During the referendum campaign, many Leave campaigners assured the British public that sunny Brexit uplands lay ahead. Since June 2016 the optimistic bluster has been stepped up to a level that would make Mr Micawber proud. The Brexit negotiations, we were told, would be the easiest in history. The UK would hold all the cards. The EU would blink. No deal would be a doddle.

BREXIT: The Facts

Read them here

But the bluster has increasingly come into contact and sometimes conflict with reality: European interests, principled parliamentarians, parliamentary arithmetic, international agreements, economic facts and a more informed and engaged British public. That chaos should result from the real world’s rude interruption of the insouciant Brexit swagger was scientifically unavoidable.

There are some forces of darkness in the UK. But most British politicians are entirely decent. The attacks on the judiciary, civil service and parliament did not originate with Nigel Farage but in the void between having your cake and eating it.

The second foundation stone of the Brexit edifice is that increasingly words have been deprived of any meaning. This populist phenomenon, to be distinguished from lying, is reminiscent of Humpty Dumpty’s insistence to Alice that words simply mean what we choose them to mean.

The mantra that the “people” simply want the government to get on with Brexit has meaning only if the term “people” excludes half the people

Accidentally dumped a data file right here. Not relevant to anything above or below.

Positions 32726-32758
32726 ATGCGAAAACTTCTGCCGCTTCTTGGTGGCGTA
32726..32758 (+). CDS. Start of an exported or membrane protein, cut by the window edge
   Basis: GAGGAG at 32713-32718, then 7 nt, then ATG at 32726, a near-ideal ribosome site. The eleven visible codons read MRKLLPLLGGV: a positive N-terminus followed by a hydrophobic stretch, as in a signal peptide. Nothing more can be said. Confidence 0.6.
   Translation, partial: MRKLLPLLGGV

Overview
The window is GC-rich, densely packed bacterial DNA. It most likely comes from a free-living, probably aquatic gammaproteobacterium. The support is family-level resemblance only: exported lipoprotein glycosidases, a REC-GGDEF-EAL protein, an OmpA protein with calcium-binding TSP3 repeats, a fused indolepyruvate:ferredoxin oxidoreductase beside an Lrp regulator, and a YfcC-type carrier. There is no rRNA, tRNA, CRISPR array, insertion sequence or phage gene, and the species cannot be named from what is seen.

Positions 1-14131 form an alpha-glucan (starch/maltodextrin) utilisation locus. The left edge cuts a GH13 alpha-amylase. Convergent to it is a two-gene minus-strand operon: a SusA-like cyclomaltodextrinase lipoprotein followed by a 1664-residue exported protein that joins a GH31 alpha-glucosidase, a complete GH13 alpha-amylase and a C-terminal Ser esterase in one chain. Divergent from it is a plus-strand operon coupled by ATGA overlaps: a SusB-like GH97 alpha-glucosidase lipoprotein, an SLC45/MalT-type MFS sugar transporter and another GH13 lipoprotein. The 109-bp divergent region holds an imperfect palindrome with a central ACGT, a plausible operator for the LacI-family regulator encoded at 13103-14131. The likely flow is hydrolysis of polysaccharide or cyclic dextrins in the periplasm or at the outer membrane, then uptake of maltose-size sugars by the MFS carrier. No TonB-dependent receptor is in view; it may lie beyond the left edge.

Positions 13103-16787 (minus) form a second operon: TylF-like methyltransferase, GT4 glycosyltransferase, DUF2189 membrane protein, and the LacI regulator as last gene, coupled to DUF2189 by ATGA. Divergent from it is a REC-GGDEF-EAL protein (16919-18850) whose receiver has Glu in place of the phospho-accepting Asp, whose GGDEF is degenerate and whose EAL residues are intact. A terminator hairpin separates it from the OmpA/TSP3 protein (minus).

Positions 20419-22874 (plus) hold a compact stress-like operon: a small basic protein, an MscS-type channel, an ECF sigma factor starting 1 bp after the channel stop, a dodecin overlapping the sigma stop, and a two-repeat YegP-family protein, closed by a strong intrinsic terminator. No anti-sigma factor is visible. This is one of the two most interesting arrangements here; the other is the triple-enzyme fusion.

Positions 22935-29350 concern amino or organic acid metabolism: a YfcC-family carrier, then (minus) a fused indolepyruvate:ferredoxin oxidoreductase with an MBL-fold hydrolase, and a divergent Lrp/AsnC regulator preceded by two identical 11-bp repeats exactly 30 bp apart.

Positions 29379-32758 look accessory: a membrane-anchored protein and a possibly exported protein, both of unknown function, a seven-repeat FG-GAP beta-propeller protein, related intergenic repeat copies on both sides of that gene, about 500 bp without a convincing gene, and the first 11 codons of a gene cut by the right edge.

This disjunction between words and their meaning has taken a particularly blatant form in the United States, where the president proclaims alternative facts and where the very creators of fake news routinely describe real news as fake.

Debate in the UK has sadly moved in the same direction. Politicians, for example, compare the EU with the Soviet Union, Brexit negotiations with the second World War. Ministers who vehemently described the possible prorogation of parliament as appalling now sit around the cabinet table. The odds of “a million to one” against a no-deal Brexit, offered by Johnson to Tory party members when he was running for party leadership, were cut to even money after his election at a speed that in other circumstances would ring alarm bells at the UK Gambling Commission. The word “undemocratic” is now systematically distorted to describe a Border backstop agreed by the British government, voted for by Johnson and supported by a large majority in Northern Ireland.